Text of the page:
If you had a few Christmas drinks to help you deal with your family yesterday, you may have actually been doing yourself more of a favor than you thought. According to a study recently published in the journal Vaccine, moderate drinking boosted response to vaccination in monkeys. Cheers.
This is probably good news for anyone working through a bit of a hangover this morning, and as long as you weren’t the one who embarrassed everyone and gave oddly lingering hugs at the end of the night, you probably did yourself some good. You’re also right for laughing about that guy on the ride home, because according to the study, his immune response would likely have been diminished. Amateur.
The study, headed by Ilhem Messaoudi of the School of Medicine at the University of California, Riverside, allowed a group of macaques to drink as they pleased. Some of them had better self control than the token slobbering drunk guy at your Christmas festivities, and those moderate drinkers exhibited an enhanced immune response to vaccines they were given.
How do you know if you’re a good, responsible talking monkey—erm, human? The National Institute on Alcohol Abuse and Alcoholism defines it as less than 4 drinks in a day and no more than 14 in a week for men and 3 daily or seven weekly for women. Any more than that, and your immune function will actually drop—based on the monkeys’ vaccine response.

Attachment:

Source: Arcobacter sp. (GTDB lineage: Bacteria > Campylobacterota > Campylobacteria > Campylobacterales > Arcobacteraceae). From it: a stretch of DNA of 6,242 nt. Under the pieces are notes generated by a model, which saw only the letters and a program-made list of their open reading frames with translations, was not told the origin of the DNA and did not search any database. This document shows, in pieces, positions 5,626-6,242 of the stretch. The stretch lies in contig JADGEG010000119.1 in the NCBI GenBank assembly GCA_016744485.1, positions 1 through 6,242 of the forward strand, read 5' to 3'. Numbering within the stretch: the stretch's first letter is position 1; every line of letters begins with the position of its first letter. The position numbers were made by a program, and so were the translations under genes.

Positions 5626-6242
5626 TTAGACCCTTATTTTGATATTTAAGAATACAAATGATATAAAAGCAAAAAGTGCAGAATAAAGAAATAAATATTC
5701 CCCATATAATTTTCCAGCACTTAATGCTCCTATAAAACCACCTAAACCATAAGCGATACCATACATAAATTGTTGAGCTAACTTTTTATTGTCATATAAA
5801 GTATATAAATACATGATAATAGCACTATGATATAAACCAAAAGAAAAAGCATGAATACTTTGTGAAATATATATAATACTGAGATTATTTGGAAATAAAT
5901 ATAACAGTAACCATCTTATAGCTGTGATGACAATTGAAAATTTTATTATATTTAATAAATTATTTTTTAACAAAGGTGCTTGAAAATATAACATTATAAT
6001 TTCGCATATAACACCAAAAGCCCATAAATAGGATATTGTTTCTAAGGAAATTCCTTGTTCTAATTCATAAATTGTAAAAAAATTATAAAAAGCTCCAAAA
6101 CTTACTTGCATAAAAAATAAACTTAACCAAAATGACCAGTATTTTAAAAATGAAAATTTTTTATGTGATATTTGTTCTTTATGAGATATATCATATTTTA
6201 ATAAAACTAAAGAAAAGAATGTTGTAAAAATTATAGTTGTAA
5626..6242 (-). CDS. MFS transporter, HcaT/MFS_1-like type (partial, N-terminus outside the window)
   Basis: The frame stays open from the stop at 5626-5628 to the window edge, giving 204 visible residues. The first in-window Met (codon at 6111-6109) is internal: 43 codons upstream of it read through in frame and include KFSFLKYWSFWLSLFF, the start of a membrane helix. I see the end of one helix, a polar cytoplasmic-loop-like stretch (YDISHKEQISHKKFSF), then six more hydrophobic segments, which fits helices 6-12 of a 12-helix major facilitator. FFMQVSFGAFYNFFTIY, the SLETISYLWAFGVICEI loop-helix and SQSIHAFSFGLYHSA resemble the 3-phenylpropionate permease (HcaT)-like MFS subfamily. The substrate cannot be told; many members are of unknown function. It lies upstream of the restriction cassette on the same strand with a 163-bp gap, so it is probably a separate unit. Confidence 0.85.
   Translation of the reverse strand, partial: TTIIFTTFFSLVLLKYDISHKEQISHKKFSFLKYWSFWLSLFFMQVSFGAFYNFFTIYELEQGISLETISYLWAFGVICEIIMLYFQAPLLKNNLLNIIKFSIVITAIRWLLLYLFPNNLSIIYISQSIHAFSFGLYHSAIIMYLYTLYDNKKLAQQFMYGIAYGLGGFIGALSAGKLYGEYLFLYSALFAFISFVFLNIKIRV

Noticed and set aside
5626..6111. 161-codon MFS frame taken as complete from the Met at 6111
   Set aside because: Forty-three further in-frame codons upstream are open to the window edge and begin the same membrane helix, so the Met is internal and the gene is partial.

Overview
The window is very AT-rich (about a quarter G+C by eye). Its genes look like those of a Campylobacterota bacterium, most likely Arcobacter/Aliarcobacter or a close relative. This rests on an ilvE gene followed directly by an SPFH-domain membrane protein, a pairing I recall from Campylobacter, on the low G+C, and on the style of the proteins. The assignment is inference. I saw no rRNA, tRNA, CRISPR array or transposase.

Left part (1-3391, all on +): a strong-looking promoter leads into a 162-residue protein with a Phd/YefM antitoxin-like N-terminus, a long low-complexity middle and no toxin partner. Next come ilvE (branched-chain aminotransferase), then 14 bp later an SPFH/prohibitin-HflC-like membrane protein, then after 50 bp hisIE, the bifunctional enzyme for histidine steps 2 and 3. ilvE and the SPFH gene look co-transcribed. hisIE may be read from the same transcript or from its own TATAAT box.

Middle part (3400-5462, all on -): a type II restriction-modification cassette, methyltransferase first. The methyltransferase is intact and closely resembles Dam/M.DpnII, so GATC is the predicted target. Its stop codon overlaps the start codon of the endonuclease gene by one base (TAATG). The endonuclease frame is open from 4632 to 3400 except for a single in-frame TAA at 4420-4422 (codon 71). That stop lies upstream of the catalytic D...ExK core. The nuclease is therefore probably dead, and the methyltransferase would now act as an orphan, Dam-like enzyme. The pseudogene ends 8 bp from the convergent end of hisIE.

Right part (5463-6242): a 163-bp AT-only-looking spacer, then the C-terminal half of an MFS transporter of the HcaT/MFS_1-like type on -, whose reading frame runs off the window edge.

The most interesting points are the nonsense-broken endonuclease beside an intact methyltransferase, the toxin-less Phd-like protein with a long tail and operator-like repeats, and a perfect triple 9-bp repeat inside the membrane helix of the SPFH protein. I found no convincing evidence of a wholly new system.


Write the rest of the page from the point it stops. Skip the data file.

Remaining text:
Just think of it like Jackie Chan in the Drunken Master movies: a little alcohol gives your immune system crazy fighting skills, but too much just makes it a sad mess that gets banned from ever using the drunken style again by its father. Then, it has to prove that it can handle itself and perfect its drunken boxing to save the—wait, what were we talking about?
Oh, right. Alcohol can boost the immune systems of monkeys, and since we’re basically monkeys, we’re going to go have a drink.
- Moderate drinking can also help you live longer
- Hangover free beer may be a reality one day thanks to science
- UK scientists are developing a pill that mimics alcohol without its downsides